Life-size bricks scale (1:1) makes the virtual LEGO bricks the same size in real life,
and it is helpful for seeing all the pieces at once (Fig. 8.a, Fig. 9.a).
Precision building scale (1:10) makes the virtual LEGO blocks ten times bigger than
in real life, which is useful for building with precision (Fig. 8.b, Fig. 9.b). After the
development playtests and trying other scale values, 1:10 is set as the default scale.
Figure-sized user scale (1:42.5) shrinks the user by 42.5 times, making a 170 cm tall
user the same size as a 4 cm LEGO Minifigure, and the virtual LEGO blocks are 42.5
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times bigger than in real life (Fig. 8.c, Fig. 9.c). This scale puts designers on the same
scale as the Minifigure users of the spaces they create in a hypothetical scenario where
Minifigures are human-sized, and LEGO pieces are building materials proportionally.
The user's ability to scale has a significant impact on the locomotion as well. At the
life-size scale, the user can easily see and reach the whole design area without
teleporting or walk around the virtual construction platform by moving within the
physical play area.
3.6 Save/Load System
Save/Load system stores the positions, configurations, and structural hierarchy of the
pieces that are placed on the virtual black desk. It is useful for reloading previous
models between sessions. It can also be used as a design history tool that enables
designers to iterate between different stages of their designs.
3.7 Tutorial
Dreamscape Bricks VR also features a tutorial for onboarding new users with step-by-
step instructions. Tutorials are represented as seven exhibition units located around the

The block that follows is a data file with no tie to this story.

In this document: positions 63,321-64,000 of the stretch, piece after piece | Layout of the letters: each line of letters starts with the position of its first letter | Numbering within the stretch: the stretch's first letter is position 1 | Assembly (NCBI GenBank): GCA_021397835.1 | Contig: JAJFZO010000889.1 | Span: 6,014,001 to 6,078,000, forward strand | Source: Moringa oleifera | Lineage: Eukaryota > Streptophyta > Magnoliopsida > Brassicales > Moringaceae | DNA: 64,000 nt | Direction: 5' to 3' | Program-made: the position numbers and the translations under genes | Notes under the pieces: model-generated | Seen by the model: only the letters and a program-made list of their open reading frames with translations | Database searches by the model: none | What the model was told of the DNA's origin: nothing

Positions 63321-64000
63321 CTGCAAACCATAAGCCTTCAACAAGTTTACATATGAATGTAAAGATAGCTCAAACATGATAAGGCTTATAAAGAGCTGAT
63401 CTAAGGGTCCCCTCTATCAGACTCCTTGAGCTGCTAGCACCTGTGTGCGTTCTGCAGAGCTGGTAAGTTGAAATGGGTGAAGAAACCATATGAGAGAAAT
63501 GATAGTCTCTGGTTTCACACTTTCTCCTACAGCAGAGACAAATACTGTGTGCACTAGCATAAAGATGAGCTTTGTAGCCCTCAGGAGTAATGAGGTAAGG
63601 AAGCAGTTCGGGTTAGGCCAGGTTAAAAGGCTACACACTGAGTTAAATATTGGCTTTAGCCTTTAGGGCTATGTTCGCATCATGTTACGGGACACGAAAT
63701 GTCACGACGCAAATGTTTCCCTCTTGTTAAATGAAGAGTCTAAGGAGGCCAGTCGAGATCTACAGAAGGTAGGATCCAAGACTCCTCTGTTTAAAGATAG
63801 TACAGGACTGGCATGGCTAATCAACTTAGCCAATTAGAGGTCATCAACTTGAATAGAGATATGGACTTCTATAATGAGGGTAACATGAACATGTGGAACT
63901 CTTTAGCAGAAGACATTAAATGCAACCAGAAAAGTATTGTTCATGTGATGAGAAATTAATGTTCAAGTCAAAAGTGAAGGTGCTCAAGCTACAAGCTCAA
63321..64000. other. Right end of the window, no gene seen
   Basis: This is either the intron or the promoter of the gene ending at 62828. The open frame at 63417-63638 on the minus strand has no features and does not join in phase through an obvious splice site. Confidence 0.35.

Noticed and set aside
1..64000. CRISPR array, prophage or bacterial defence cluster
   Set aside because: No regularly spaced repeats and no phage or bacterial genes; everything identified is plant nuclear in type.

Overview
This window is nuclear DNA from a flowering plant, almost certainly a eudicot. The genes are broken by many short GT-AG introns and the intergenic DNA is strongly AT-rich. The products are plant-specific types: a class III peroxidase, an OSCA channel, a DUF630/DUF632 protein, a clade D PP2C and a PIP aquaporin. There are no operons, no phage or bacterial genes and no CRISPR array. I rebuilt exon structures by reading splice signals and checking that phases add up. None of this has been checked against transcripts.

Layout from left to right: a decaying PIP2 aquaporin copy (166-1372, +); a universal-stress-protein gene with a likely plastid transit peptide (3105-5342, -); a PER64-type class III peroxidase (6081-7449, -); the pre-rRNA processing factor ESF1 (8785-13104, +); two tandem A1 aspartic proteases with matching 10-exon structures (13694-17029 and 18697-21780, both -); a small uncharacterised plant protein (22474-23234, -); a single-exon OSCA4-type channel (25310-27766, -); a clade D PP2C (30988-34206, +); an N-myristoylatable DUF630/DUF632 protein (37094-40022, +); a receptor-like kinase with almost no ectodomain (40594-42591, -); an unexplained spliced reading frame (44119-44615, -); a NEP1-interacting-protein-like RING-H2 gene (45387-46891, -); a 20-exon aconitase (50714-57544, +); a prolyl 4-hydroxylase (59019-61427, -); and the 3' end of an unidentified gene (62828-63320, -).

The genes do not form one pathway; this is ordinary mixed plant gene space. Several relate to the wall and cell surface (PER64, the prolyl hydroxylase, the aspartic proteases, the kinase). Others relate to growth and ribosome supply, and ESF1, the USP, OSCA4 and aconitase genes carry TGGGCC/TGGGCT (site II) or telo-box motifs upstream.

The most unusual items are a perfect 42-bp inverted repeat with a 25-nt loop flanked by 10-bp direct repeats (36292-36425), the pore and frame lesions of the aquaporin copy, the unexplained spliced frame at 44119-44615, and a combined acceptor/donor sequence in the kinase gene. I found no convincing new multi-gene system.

building platform, each exhibition unit instructing a key feature of Dreamscape Bricks
VR: (1) teleport, (2) grab, (3) rewind time, (4) attach (connect bricks), (5) detach
(separate bricks), (6) colorize elements, and (7) change user scale.
3.8 Audio
The audio design in the virtual environment is the most important element to create a
realistic VR experience [2]. Auditory cues such as sound effects, are essential as it can
provide feedback about the actions, as well as about the status of the system.
The sound effects in Dreamscape Bricks VR are designed based on the real physical
LEGO pieces, with additional sound effects for non-realistic virtual interactions such
as teleporting or changing scale. An array of real physical LEGO foley effects are used
to emulate the sounds of virtual LEGO pieces. The sound cues of the pieces are
designed to be realistic, and simulated according to the weight, friction, and size of the
piece, and environmental parameters. Audio cues of physics collisions are also
randomly modulated within a small pitch and volume range to produce more realistic
sounds from the recorded foley sounds.
3.9 Haptics
Haptic feedback plays an essential role in creating realistic and immersive VR
experiences [59, 60]. Early studies indicate that one of the most problematic aspects of
object manipulation with VR technology is the absence of haptic feedback [61].
Although complex and natural haptic feedback as in the real world is not possible with
Interaction Design and Architecture(s) Journal - IxD&A, N.52, 2022, pp. 234 - 258
current consumer VR technologies, it is possible to provide haptic effects with VR
controllers [62] as shown in Table 4.
Dreamscape Bricks VR has different haptic feedback effects that fit different
interactions, such as touching an object, grabbing an object, connecting and separating
bricks, teleport initiation, teleport marker casting, and teleporting to the point (Table